Appreciating a very special home

#484 in a series of true experiences in real estate
March 2005, Hills Newspapers

Among the few houses available for sale currently is an occasional special one, like one we saw recently in Albany, a beautifully designed house built in the late 1920s.

It’s not a large house, only two bedrooms and one bath, but it’s a generously sized two-bedroom, not the smaller version. And it’s the “better model.” Extra money was spent for the double wide lot on which it stands, also to provide both formal dining and breakfast rooms, a sitting room adjacent to one bedroom, and not just one, but two garages.

The exterior is similar to a number of houses in Albany, the design a style referred to as Mediterranean. The roof is edged with red clay tiles, the front porch and steps are also tiled, and over the front, largest window is a wide and handsome wooden lintel.

Most of the wooden floors, window and door casings in the house are unpainted and stained dark, and in this house, all of the wood looks to be well cared for. Plus — a fabulous bonus — most of the original light fixtures are still there. They are treasures.

I got to the breakfast room first and called to Anet, “Come, see this one!” The overhead light is covered by an especially pretty piece of round glass brightly painted with — never seen one like it — parrots! How has this glass survived intact all these years? No one had accidentally broken it, nor had anyone replaced it as part of a decorating update.

The house isn’t completely unchanged. The stove and refrigerator are newer, the cabinets and countertops redone perhaps 50 years ago, and not awful. I thought it fortunate that the kitchen cabinetry was not replaced, say, 20 years ago in walnut or maple with scalloped insets popular then.

While all of the wooden windows in the living and dining rooms are still in place, most others in the house have been replaced with aluminum. They really should be changed back, and they could be, but it will be expensive.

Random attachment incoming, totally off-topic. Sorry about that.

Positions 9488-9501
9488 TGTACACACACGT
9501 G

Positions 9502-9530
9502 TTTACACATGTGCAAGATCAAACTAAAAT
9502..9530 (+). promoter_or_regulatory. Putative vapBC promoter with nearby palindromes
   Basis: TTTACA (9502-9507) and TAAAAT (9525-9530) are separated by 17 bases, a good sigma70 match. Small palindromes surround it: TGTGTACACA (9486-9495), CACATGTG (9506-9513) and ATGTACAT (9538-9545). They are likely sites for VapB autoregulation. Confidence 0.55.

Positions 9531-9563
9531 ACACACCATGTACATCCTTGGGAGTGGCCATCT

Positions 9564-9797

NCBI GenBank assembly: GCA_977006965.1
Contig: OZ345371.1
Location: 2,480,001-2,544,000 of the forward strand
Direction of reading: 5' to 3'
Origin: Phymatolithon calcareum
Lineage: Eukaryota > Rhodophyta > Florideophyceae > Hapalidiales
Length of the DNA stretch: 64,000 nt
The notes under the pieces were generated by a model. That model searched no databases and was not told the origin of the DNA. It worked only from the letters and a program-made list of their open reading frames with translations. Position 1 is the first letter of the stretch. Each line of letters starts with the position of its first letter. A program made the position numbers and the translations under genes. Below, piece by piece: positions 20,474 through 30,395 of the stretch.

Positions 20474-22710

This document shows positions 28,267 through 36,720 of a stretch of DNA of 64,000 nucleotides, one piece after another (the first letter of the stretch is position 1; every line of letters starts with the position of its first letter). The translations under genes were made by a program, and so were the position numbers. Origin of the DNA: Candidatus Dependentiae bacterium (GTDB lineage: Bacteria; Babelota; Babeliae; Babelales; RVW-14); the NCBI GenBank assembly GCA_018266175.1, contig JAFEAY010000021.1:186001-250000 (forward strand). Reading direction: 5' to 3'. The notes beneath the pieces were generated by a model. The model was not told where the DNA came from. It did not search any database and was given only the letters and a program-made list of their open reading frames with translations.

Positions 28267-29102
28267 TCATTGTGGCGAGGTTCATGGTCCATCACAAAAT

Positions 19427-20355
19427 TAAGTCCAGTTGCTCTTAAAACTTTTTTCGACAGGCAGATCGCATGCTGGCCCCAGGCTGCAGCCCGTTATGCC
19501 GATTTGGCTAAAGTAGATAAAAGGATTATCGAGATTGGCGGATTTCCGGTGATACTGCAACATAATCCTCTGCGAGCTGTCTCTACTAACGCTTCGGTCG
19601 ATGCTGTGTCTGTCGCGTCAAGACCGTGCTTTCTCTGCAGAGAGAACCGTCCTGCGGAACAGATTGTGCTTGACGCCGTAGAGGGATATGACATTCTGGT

There is, of course, a great deal of interest in this house from people wanting to make it their own. First, it’s in Albany, and in a very good location off Solano Avenue. The lot is large for Albany and the house is well laid out. And — truly the makings of love — much is original and in good condition.

I was very appreciative of the kind stewardship provided to this house. I began to think of other houses I’ve seen that have survived largely untouched. If water has been kept from them by tight roof and good drainage, better still. But even in bad shape, houses in original condition sometimes sell for a premium.

I remember a particular house, in a sought after Berkeley location, in the same family for several generations. It was broken and dirty, but also nothing had been altered, and it sold for a huge price. I thought it was unfair that the reward was so great for doing nothing at all to, or for, that house.

Visiting the house in Albany caused me to wonder if I have been a thoughtful homeowner and remodeler. I’ve owned a few houses and have been responsible for changes to them. I do not remember committing any specific remodeling sin, but maybe I did. I do hope not. I hope that I have not replaced or thrown out anything I should have left alone.

The house in which my ex-husband and I lived the longest, and changed most extensively, was not of high quality when built around the turn of the century. There was no hardwood used in the floors or trims, no unpainted, multi-lite windows.

By the time we bought it, it had been reworked into an awkward duplex which shared the same front and back doors. The lower floor, containing the main living room and kitchen, was a series of small, cheaply constructed rooms.

We returned the house to a single dwelling and we brought to it better things — old, reclaimed, solid wood doors; antique, rewired lighting; new, good stairs to the third floor attic; a thick pine slab counter for the kitchen.

I did send to the dump quite a few old, wide-slat Venetian blinds and the cornice boxes that covered their tops. Those blinds might come back into style, I suppose, and I might be sorry. Maybe even I will be looking for Venetian blinds someday, but I doubt it.

I’ve stripped acres of paint from wood, a horribly tedious job. Removing paint is probably a good thing although I know that most redwood and Douglas fir was never intended to be unpainted. Instead, these woods were used because they were plentiful and inexpensive, and they were painted immediately upon installation.

True, too, of floors constructed of soft woods: they were meant to be carpeted or covered with linoleum. I am not a purist. I have taken the covering off of softwood floors, had them refinished, and enjoyed them bare.

However, although I love the look of painted plank floors, I have never been able to bring myself to paint bare wood. I guess I spent too much time taking paint off of wood.

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